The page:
March 19, 2020
What FFLs Need to Know Right Now
As our nation continues to navigate its response to the COVID-19, we recognize the firearm industry, like many others, is being impacted. NSSF® is aware of delays within the FBI’s National Instant Criminal Background Check (NICS) System. FFLs need to know that the FBI is on the job and working diligently to address the dramatic response and increase in background checks experienced over the past few days.
As we noted here on Monday, March 16, 2020, the NICS staff experienced more than a 300% increase compared to this same time period in 2019. States that process their own NICS checks are reporting similar spikes. Colorado’s Bureau of Investigation, for example, announced that checks last week were double the same week last year, and the increased volume has created a backlog of about 5,000 checks awaiting processing. Wait times have increased from between five and eight minutes to two days.
As we’ve seen in the past with other national events, our citizens often seek to exercise their Second Amendment rights during times of uncertainty. This is important to protect, as states and localities are considering measures that seek to shut non-essential businesses. There is nothing more essential than our Constitutional right to protect ourselves, our families and our property.
According to NICS, there are delays in the system due to an astronomical volume of transactions over the last several days. While much of the NICS System is automated and yields an immediate “proceed” or “deny” determination, transactions that result in a delayed status require the work of NICS examiners to investigate whether the transaction should be approved. With daily volumes roughly double that of last year, the NICS team is unable to begin investigations on all delays within three business days, creating a backlog in the delayed checks.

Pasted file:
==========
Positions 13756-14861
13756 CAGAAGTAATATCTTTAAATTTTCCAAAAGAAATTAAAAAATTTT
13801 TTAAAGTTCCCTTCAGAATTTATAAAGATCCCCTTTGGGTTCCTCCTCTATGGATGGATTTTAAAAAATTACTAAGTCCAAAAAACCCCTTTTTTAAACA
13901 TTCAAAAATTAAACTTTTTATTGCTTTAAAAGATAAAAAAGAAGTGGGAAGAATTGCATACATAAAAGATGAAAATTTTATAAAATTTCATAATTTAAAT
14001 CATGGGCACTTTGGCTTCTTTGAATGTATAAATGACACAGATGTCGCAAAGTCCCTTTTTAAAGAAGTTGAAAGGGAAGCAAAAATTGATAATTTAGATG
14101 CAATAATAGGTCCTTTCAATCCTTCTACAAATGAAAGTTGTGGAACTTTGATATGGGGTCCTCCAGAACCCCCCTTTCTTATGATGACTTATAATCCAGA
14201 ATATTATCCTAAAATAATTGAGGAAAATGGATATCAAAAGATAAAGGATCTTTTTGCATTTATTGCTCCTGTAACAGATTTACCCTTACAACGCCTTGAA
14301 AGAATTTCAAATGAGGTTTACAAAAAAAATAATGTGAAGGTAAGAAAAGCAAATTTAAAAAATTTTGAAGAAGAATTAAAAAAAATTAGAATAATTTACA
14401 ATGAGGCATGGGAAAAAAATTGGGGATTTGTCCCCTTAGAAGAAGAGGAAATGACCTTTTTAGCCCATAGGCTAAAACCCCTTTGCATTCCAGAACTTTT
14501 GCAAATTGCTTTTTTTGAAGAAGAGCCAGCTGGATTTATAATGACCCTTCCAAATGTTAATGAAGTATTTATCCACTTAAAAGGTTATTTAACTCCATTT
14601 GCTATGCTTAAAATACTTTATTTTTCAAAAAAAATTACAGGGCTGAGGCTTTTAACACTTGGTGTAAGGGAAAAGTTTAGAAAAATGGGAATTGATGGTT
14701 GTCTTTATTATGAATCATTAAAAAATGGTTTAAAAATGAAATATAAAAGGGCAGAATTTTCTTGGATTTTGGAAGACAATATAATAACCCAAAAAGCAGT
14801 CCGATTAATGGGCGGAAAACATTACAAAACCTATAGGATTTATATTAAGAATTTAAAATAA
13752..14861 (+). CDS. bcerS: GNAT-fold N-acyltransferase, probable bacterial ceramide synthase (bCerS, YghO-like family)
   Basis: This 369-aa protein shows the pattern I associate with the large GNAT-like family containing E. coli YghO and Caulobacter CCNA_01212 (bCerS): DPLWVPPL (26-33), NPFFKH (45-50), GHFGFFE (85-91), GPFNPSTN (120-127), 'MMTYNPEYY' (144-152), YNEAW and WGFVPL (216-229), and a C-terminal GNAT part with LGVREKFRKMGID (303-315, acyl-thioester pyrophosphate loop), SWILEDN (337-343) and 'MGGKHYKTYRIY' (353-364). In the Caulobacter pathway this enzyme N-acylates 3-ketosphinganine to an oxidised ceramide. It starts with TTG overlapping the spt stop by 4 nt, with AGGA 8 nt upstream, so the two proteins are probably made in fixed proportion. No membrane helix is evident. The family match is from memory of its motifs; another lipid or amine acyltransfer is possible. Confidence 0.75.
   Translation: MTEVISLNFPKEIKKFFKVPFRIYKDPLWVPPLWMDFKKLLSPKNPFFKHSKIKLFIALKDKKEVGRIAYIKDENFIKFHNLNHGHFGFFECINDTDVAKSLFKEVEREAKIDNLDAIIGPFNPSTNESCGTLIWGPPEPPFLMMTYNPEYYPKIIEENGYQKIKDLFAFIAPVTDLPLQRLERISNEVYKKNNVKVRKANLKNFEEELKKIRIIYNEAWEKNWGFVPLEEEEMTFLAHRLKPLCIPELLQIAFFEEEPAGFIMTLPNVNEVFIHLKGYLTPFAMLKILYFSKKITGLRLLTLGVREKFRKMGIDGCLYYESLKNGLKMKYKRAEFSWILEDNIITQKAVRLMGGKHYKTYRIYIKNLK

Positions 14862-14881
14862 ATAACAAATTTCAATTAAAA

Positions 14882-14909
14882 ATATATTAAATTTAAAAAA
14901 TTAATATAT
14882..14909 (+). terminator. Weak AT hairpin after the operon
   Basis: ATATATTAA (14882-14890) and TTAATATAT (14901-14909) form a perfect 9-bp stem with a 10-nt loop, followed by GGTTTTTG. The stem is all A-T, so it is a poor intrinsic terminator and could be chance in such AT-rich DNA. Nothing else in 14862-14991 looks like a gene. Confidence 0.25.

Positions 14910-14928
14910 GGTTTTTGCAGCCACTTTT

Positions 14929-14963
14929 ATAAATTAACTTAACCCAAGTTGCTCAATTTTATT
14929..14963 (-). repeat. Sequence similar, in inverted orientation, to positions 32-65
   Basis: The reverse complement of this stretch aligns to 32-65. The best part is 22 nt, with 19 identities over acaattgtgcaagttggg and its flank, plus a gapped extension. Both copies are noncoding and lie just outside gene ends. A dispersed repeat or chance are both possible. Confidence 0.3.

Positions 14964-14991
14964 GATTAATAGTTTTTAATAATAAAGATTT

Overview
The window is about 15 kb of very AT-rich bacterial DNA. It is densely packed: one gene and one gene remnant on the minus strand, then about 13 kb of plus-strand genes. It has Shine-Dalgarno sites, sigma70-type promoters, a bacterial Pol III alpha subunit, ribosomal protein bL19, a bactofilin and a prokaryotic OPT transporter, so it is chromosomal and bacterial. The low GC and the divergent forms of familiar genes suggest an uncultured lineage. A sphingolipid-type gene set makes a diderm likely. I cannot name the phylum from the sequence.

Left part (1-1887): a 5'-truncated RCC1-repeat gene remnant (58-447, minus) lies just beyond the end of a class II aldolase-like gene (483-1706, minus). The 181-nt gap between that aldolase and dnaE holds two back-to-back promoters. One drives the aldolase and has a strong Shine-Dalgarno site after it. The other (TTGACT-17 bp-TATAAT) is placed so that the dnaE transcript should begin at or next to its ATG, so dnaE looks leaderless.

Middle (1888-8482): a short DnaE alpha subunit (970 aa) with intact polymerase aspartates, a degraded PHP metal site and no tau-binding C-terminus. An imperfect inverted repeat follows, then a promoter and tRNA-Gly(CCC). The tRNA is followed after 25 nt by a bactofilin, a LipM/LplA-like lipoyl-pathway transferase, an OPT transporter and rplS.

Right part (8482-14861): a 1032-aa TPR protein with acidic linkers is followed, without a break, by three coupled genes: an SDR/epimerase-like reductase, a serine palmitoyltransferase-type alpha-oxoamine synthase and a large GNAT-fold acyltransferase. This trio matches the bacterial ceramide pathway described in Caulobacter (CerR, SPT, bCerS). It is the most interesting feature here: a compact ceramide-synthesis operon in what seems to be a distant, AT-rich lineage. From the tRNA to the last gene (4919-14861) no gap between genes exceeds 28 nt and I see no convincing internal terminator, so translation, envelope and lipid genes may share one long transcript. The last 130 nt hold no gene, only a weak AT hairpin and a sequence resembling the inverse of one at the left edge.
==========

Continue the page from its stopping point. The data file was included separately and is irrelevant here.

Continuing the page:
Some states offices and agencies are considering options to protect the health and safety of their employees, which may include a reduction in staff or a temporary closure. For FFLs in one of these areas that receive a delayed response from the NICS, please note the Brady transfer date provided to you by the FBI could be extended beyond the normal three business days.
The three-business-day timeframe does not begin until relevant state offices are open for business. Additionally, because of the dramatic increase in volume, it is important to recognize that FBI staff may not be able to begin their research on delayed transactions as they normally would. It’s up to the FFL’s discretion, but they may want to consider waiting on a definitive response from the NICS before opting to proceed with a sale on any delayed transaction.
Patience and Prudence
These are exceptional and uncertain times, and FFLs may wish to consider implementing temporary changes in order to safeguard their businesses and communities. However, please note that when state offices are closed, it does not constitute a “business day” for purposes of calculating the “three business days” period before an FFL may transfer a firearm to a non-licensee as mandated by the Brady Act.
The NICS Section is working overtime to get through the backlog, and we appreciate their hard work and open communication. NSSF will continue to communicate with NICS and our members to ensure operations move forward as smoothly as possible during this period.